3rd Floor Exhibits
Paleontology and Geology Research Laboratory
This laboratory will explore the morphology, evolutionary relationships and paleoecology of theropod dinosaurs — a group that includes the iconic megapredator Tyrannosaurus rex as well as living birds.
From Dinosaurs to DNA
New tools and techniques are helping scientists change the way we understand the natural world and everything in it, from dinosaurs to DNA.
Ice Age Giants
Though glaciers never reached North Carolina, climate changes may have spelled doom for the mammoths, saber-toothed cats, giant wolves and other Ice Age Giants that roamed our state.
Genomics and Microbiology Research Laboratory
This laboratory will conduct a wide spectrum of molecular genetic studies to examine DNA-based relationships among primates (called comparative evolutionary genomics) and more.
Learn about DNA replication and “model organisms” — the animals we study in genetics labs most often. Try the “Light Bright” interactive to see how much DNA you share with other animals.
SECU Daily Planet Theater
This unique three-story theater with a 45 X 45-foot HD screen and multi-channel surround sound plays host to cutting-edge science presentations and spectacular scenes from nature.
Postcards from Space
Peruse a rare collection of meteorites that includes relics from our Solar System’s formation and even a piece of the planet Mars.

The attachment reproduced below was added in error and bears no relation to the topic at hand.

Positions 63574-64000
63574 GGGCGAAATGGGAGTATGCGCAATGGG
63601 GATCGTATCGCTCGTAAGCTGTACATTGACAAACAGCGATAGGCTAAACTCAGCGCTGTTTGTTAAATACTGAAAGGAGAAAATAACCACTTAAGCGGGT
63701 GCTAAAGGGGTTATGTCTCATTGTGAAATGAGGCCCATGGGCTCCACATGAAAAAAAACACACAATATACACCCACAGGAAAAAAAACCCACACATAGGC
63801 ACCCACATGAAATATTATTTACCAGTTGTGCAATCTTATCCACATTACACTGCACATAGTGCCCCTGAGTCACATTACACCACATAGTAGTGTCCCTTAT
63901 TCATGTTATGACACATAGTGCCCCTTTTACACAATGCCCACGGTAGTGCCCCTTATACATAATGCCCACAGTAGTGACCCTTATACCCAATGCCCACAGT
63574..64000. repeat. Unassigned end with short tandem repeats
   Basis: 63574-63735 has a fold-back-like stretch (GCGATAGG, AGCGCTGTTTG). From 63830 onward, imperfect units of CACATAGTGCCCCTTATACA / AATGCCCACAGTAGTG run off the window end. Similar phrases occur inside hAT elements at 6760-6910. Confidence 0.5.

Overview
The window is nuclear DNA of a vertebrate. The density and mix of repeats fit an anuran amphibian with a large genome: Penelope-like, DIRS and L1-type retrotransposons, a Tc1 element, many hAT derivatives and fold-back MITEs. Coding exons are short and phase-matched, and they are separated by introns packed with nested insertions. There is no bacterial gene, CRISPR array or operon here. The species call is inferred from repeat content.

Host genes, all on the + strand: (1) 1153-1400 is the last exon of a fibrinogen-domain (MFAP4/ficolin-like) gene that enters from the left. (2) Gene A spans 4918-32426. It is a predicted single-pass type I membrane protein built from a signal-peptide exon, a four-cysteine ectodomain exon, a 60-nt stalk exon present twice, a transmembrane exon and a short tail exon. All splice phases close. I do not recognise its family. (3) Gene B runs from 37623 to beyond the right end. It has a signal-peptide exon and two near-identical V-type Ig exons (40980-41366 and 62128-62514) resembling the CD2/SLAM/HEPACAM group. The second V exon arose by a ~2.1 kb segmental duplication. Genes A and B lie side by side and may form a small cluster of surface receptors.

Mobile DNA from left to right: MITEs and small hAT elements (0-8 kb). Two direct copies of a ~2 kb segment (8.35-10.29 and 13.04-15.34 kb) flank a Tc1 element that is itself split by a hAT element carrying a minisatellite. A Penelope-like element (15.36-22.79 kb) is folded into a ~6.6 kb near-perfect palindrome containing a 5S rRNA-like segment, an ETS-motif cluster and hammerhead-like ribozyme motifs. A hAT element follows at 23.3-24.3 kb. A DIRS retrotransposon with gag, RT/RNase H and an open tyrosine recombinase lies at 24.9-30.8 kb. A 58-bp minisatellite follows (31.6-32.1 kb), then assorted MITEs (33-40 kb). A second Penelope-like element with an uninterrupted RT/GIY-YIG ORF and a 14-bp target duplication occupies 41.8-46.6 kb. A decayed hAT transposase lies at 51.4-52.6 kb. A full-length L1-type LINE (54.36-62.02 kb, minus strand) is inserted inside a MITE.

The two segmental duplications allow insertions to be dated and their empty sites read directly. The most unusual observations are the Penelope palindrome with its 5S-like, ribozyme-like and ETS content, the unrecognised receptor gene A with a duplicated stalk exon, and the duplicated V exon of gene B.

Beyond Our Planet
Learn about NASA’s latest telescopes, see a moon rock and meteorites, or find an astronomy-related citizen science projects to participate in.
Astronomy and Space Observation Research Laboratory
This laboratory will use large telescopes around the world to investigate the origins of the solar system by studying the chemical composition of gas clouds around forming stars.
Visual World Investigate Lab
Learn about and try out some of the latest modeling and simulation technologies scientists are using to help them visualize nature in new ways.
Early Life Explosion
Ediacaran fossils represent some of the earliest complex life on our planet (542-635 million years ago). Find out more about these unusually shaped, soft-bodied, ocean-dwelling animals.
The Triassic period spanned 44 million years and marked the presence of the fist dinosaurs, turtles, crocodiles and mammals. Find out more about this pivotal time in the evolution of prehistoric animals.
View models of microbes, rendered 10,000 times their normal size. The largest include paramecium and rotifer, while the smallest is the virus, which is just a bead of light.
Barbara Page Tiles
Nationally acclaimed artist Barbara Page created tiles to line the top floor of the bridge connecting the Museum to its new wing. Visitors can pass through 500 million years of “fossils” as they cross.